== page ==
Wizards of Oz

"Life is fraughtless ... when you're thoughtless."


Climate Change: Reprise

Back in September I wrote a post entitled "Climate Change: Yes, But Why?". My premise was that, while "climate change" is clearly occurring, the issue of causality needs more attention.

After that post, I asked some members of the Oak Ridge National Lab staff (including one of ORNL's corporate fellows, Dr. Tom Wilbanks, who was part of the Nobel-winning Intergovernmental Panel on Climate Change) to share their perspectives. Tom was able to point me in the right direction regarding infrared absorption of various molecules (e.g., H2O, CO2, etc.).

This month's WIRED (16.06) has a great point-counterpoint cover story (which, in the URL, is referenced as "heresies"). Among their proposed "heresies" are Embrace Nuclear Power, Carbon Trading Doesn't Work and China Is The Solution. I think these are great points -- points that hopefully will shift the dialog from impassioned proselytizing to rational decisionmaking. (However, a cursory glance at the WIRED comments section shows this to be a vain hope....)

The WIRED piece has motivated me to renew my own research into the causal relationships between solar radiation (which has been on a cyclical increase, with a corresponding decrease in sunspot number), natural phenomena, and human influence. I finally found a graphic that I find compelling:

This graphic (h/t Thomas Everth's GreenBlog in New Zealand) shows total atmospheric absorption of various frequencies of electromagnetic radiation, as well as individual absorption spectra for ozone (O3), water (H2O) and carbon dioxide (CO2).

It also overlays the distribution of incident solar radiation (most of which is between 200nm and 2μm wavelength, covering the visual spectrum of light as well as the near-infrared band) as well as the Earth's outgoing thermal radiation (covering the infrared-C band from 3 to 80 μm wavelength). Note that the x-axis (wavelength) is a logarithmic scale, going from 0.1 to 1, 10 then 100.

The red line shows the absorption of O2 + O3 (ozone). As expected, the left side of ozone's absorption spectra (wavelength below 200nm, in the ultraviolet spectrum) shows nearly 100% absorption. Our natural defense against harmful ultraviolet radiation is the ozone layer (which is depleted by chlorofluorocarbons, but that's for another post).

The blue line shows the absorption spectrum of water. While some have claimed that water vapor is the real culprit behind global warming (usually with some reference to how much warmer we are when there's a cloud layer), this plot shows that water's absorption spectra drops where the outgoing thermal radiation increases. Therefore, water is nearly transparent to the infrared-C radiation between 5 and 20 μm wavelength. This too is expected -- otherwise Forward Looking Infrared (FLIR) wouldn't work on humid nights or with a high water vapor content in the air.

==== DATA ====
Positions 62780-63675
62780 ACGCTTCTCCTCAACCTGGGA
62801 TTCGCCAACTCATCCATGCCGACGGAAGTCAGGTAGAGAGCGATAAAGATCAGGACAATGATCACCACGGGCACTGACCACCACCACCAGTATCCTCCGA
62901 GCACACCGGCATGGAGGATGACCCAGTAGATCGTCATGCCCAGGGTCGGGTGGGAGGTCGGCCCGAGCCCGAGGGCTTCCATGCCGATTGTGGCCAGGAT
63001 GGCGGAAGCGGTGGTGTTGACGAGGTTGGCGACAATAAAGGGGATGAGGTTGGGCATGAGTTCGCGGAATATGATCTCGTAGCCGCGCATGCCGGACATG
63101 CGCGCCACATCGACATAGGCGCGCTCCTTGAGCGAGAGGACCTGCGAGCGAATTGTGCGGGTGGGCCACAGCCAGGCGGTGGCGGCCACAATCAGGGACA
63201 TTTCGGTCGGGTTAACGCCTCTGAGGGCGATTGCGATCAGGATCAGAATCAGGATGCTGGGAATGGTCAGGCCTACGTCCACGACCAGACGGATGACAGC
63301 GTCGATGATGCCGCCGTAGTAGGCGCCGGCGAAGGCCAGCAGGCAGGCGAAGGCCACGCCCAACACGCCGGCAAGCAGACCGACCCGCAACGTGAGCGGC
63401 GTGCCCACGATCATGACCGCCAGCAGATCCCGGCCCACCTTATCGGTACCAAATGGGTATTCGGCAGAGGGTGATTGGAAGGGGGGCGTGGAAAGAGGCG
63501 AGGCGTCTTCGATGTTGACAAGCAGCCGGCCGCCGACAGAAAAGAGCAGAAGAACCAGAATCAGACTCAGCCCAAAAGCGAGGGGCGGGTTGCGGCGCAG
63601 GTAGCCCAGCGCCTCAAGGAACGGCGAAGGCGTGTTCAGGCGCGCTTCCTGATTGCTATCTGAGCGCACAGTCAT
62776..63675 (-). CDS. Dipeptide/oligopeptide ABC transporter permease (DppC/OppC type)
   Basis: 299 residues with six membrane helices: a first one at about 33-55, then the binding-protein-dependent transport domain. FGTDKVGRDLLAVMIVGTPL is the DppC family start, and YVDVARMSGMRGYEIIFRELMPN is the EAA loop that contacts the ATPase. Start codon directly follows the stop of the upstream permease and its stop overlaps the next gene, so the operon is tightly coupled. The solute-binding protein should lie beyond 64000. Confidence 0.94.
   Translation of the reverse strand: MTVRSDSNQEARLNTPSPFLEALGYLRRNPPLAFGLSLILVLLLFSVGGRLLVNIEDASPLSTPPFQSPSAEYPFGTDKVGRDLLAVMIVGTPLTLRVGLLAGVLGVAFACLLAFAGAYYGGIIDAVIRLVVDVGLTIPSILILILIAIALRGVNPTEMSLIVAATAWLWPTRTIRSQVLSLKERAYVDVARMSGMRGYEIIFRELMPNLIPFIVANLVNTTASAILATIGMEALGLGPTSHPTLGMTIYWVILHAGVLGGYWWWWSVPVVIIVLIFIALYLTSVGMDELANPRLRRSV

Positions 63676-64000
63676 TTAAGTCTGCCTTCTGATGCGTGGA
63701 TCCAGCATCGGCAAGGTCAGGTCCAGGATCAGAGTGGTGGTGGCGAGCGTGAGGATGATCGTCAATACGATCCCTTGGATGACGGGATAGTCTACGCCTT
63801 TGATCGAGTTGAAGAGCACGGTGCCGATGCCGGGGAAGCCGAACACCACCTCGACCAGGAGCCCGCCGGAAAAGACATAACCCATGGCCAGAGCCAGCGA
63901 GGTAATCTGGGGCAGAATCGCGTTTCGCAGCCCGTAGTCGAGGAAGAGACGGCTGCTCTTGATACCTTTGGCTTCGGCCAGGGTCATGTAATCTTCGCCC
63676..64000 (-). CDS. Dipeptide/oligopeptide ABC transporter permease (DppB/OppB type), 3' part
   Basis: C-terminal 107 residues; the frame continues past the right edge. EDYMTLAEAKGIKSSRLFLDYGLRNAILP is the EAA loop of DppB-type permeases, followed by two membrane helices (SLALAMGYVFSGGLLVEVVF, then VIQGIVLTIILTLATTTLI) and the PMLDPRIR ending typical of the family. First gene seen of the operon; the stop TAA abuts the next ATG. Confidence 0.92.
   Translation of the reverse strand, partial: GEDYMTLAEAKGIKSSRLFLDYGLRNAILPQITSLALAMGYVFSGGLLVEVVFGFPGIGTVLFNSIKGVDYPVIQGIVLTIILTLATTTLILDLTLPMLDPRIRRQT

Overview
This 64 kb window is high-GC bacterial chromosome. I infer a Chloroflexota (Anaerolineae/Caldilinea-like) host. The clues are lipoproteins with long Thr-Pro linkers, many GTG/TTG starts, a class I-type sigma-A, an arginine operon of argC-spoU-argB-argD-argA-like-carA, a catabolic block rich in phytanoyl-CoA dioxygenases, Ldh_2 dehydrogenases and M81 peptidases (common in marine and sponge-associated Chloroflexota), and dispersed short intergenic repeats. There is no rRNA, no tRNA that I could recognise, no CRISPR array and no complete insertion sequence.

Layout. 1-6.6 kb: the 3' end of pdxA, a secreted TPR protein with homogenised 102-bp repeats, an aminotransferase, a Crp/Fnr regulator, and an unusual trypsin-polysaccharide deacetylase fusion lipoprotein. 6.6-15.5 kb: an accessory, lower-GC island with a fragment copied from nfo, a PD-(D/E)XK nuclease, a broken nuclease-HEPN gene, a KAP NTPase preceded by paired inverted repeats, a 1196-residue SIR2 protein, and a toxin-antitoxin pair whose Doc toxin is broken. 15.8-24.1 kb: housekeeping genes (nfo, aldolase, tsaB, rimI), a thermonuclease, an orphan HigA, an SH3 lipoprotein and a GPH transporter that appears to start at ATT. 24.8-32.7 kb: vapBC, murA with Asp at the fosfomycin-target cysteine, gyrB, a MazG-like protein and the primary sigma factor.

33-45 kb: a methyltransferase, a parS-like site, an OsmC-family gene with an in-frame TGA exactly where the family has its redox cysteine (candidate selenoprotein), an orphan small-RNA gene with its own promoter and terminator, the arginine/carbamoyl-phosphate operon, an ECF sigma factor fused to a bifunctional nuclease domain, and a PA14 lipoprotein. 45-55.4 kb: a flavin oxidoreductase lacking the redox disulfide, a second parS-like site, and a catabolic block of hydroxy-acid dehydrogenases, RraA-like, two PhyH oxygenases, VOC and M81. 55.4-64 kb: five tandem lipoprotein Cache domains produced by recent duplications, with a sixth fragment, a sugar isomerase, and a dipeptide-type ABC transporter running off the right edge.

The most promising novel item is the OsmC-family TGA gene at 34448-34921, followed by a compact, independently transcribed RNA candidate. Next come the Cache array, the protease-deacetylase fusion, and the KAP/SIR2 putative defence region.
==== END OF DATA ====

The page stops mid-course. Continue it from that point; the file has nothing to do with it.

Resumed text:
What I find compelling is the green line showing CO2's absorptive properties. In particular, note the spike in absorption between 10 and 20 μm -- where CO2 absorbs nearly 100% of incident IR-C radiation.

When I first considered the absorption and scattering of radiation by molecules in our atmosphere, I initially discarded it as a cause for concern. My rationale was that the absorbed radiation would be randomly scattered, or re-radiated -- and therefore would balance itself out.

While this is true for incoming radiation from external sources (e.g., the sun), what I failed to consider is that we live exothermic lives on Earth. When we convert fuels into energy, we're also creating heat -- so the outbound radiation becomes the key consideration.

By adding the outbound radiation to the equation, with nearly half of the absorbed radiation being scattered back to the Earth, we can conclude that carbon dioxide is a major contributor to climate change.

What can we do about this? Invest in alternative, renewable energy sources (such as solar, which is getting more efficient in capturing the 1.3kW per square meter peak incidence from the sun; wind, with some models generating more than 6MW per turbine; and better batteries to store energy). Travel less (thanks, Internet). And save.



At 21/5/08 10:58 , Blogger Vinay Gupta - Hexayurt Project said...

I'm pretty sure that the panels from nanosolar and konarka are going to fix this presently. Electricity generation which is significantly cheaper than coal - and therefore much, much cheaper than nuclear - will stabilize and then cut CO2 emissions pretty rapidly.